Didn’t think I could find an ‘X’ item, did ya? :)
Xanthan gum is an ingredient I am just learning, but as I branch out into the gluten free world I’m learning what an important option it is for gluten free baked products. While gluten free baking is of course possible without it, there are many recipes that benefit from its addition.
So if you’re like me, you see xanthan gum in recipes occasionally and think it must be some weird processed ingredient, and why would you want it in your pantry anyway? If you see it in a long list of ingredients on a packaged food product, you might want to be wary, simply because the long list of ingredients and the packaged food probably means there are lots of other chemical ingredients in there you may want to shy away from. However, on its own, it is a natural forming fermented sugar product that can serve a lot of useful purposes in your kitchen. It comes from corn sugar (usually, sometimes a different base is used like soy or wheat, so check if you have any allergies) being fermented by the Xanthomonas campestris bacteria. It forms a slimy gel that is dried and then ground up into powder.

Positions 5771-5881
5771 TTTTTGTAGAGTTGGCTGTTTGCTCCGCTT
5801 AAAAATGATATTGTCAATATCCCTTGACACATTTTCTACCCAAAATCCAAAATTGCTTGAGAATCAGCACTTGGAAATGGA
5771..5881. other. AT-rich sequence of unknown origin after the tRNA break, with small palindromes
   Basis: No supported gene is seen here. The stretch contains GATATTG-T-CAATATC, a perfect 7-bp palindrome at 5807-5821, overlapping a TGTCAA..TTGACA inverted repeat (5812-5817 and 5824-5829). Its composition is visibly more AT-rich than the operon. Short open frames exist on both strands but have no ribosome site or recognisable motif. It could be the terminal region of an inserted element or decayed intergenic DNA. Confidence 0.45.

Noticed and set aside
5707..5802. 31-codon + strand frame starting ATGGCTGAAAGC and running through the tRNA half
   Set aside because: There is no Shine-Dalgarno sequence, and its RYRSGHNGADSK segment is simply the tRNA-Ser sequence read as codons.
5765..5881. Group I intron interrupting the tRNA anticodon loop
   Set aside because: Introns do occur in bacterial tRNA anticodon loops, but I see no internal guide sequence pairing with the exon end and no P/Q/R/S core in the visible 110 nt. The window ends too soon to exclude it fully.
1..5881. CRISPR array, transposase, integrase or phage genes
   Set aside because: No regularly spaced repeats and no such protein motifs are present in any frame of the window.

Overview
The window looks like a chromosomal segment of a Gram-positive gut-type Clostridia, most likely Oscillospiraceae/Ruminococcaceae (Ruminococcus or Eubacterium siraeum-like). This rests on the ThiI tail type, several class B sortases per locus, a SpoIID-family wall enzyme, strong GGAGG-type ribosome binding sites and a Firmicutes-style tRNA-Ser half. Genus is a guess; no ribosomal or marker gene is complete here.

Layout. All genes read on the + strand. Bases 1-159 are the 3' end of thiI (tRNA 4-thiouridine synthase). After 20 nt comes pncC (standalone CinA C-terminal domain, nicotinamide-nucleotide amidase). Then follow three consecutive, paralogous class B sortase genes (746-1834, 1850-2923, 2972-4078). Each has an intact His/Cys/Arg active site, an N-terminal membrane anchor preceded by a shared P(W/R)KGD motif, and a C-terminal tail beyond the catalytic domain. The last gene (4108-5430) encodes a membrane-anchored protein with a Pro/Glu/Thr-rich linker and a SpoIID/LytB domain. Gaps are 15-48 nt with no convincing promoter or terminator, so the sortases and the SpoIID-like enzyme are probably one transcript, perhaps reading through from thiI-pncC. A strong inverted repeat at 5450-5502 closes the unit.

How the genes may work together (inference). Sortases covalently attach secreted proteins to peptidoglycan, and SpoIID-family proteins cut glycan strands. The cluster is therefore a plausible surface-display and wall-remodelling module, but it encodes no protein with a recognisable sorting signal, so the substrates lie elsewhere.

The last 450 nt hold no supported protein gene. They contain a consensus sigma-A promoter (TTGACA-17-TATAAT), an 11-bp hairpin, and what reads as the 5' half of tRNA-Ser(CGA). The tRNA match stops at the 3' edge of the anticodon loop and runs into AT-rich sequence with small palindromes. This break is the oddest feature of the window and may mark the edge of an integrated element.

When rehydrated in bread, pastries, even ice cream (!), xanthan gum can fill a number of different roles. It is an emulsifier, a thickener, and provides volume by helping starches combine to trap air, mimicking the function of gluten in traditional baked goods. For breads and pizza doughs, you want to use 1 teaspoon for each cup of gluten free flour used, and for most other baked goods (cakes, muffins, cookies, etc), 1/2 teaspoon for each cup of flour. Add it last to any recipe, and don’t mix more than 5 or 6 times after that, or your results may end up thick and gummy.
Xanthan gum is a natural carbohydrate, providing 7 grams per Tablespoon. However, all of the carbs are fiber, so while that is great for you (all that fiber and zero net carbs!), some people may have trouble if you aren’t used to enough fiber in your system, so be gentle with yourself.
I’ve only used xanthan gum once so far – please let me know what recipes I should try to give it more of a shot! I would love to expand my gluten free repertoire. :)
An assortment of recipes I found while researching that I want to try… all I can is WHOA.
1. Beer Bread